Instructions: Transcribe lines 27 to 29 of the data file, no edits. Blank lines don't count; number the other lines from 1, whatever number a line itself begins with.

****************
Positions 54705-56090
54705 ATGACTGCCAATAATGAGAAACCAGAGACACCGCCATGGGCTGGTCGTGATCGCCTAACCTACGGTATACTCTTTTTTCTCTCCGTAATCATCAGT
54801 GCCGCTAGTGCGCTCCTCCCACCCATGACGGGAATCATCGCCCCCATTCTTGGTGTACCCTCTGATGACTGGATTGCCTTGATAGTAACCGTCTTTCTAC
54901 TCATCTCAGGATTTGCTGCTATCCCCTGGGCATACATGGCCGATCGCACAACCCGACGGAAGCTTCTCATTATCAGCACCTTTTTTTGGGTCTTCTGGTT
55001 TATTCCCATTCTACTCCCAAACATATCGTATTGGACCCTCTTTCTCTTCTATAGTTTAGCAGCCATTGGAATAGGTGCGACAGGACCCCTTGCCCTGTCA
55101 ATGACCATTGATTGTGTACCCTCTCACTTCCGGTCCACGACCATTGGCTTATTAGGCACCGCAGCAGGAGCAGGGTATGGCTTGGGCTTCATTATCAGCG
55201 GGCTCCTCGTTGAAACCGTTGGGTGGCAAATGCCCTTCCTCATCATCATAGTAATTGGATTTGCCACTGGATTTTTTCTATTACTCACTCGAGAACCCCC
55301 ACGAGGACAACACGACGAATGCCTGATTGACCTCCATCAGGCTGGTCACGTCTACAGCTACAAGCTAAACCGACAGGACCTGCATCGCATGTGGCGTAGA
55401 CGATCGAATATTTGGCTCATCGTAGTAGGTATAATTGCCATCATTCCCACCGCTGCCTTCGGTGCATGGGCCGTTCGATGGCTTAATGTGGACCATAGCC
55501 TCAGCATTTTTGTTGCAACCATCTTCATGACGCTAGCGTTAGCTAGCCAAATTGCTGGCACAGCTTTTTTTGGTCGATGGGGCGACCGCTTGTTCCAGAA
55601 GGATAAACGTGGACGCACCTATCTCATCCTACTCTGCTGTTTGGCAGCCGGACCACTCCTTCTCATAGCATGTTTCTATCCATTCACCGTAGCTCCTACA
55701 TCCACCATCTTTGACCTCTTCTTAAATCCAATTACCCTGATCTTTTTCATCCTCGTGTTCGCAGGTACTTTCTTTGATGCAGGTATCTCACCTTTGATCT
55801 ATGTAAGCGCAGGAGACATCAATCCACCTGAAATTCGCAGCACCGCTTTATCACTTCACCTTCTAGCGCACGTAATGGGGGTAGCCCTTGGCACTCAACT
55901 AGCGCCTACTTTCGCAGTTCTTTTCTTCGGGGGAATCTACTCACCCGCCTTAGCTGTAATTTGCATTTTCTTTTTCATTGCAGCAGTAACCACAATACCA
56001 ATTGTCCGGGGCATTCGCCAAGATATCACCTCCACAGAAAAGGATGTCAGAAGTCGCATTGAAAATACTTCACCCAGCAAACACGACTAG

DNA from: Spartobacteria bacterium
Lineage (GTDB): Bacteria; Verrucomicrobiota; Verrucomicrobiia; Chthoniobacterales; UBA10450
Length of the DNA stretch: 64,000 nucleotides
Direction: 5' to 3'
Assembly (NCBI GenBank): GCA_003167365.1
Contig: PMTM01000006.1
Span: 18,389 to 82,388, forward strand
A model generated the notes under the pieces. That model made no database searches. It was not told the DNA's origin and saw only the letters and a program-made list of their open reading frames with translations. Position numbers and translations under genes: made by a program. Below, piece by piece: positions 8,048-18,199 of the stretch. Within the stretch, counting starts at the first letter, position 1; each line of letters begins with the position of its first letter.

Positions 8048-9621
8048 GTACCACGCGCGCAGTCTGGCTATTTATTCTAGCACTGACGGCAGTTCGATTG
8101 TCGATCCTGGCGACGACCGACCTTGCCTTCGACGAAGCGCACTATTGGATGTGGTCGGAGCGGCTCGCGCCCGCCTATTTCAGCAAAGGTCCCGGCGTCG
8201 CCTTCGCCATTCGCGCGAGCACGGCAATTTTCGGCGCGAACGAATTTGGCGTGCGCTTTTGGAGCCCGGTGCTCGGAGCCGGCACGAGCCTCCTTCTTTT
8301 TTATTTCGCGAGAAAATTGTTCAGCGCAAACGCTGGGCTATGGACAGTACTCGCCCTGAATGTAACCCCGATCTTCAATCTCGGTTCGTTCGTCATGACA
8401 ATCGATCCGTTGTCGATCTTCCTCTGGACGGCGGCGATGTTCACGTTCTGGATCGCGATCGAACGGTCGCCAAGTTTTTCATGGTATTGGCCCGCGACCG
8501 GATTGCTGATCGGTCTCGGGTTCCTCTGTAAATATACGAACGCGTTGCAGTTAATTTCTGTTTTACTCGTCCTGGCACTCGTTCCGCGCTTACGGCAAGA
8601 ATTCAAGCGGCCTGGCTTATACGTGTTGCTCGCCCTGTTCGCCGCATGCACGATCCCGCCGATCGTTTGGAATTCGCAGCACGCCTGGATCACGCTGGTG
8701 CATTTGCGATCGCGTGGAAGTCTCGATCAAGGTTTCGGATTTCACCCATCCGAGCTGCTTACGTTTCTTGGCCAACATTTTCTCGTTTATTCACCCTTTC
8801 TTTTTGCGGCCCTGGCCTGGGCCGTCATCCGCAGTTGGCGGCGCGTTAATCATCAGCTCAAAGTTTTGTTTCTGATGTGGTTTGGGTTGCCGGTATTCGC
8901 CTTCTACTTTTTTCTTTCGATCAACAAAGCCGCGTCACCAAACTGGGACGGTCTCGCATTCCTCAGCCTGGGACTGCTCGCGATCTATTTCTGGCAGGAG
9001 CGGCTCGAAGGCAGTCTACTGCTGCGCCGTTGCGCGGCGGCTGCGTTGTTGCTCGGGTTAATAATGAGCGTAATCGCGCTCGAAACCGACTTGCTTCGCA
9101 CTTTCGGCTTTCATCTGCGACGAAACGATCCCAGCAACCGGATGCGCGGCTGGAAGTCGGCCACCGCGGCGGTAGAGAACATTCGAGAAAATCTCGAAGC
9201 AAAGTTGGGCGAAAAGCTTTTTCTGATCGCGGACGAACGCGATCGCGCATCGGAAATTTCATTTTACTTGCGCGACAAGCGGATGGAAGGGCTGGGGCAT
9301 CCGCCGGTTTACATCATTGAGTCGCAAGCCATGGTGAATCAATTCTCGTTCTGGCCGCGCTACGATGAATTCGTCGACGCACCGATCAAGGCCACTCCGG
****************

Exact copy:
8201 CCTTCGCCATTCGCGCGAGCACGGCAATTTTCGGCGCGAACGAATTTGGCGTGCGCTTTTGGAGCCCGGTGCTCGGAGCCGGCACGAGCCTCCTTCTTTT
8301 TTATTTCGCGAGAAAATTGTTCAGCGCAAACGCTGGGCTATGGACAGTACTCGCCCTGAATGTAACCCCGATCTTCAATCTCGGTTCGTTCGTCATGACA
8401 ATCGATCCGTTGTCGATCTTCCTCTGGACGGCGGCGATGTTCACGTTCTGGATCGCGATCGAACGGTCGCCAAGTTTTTCATGGTATTGGCCCGCGACCG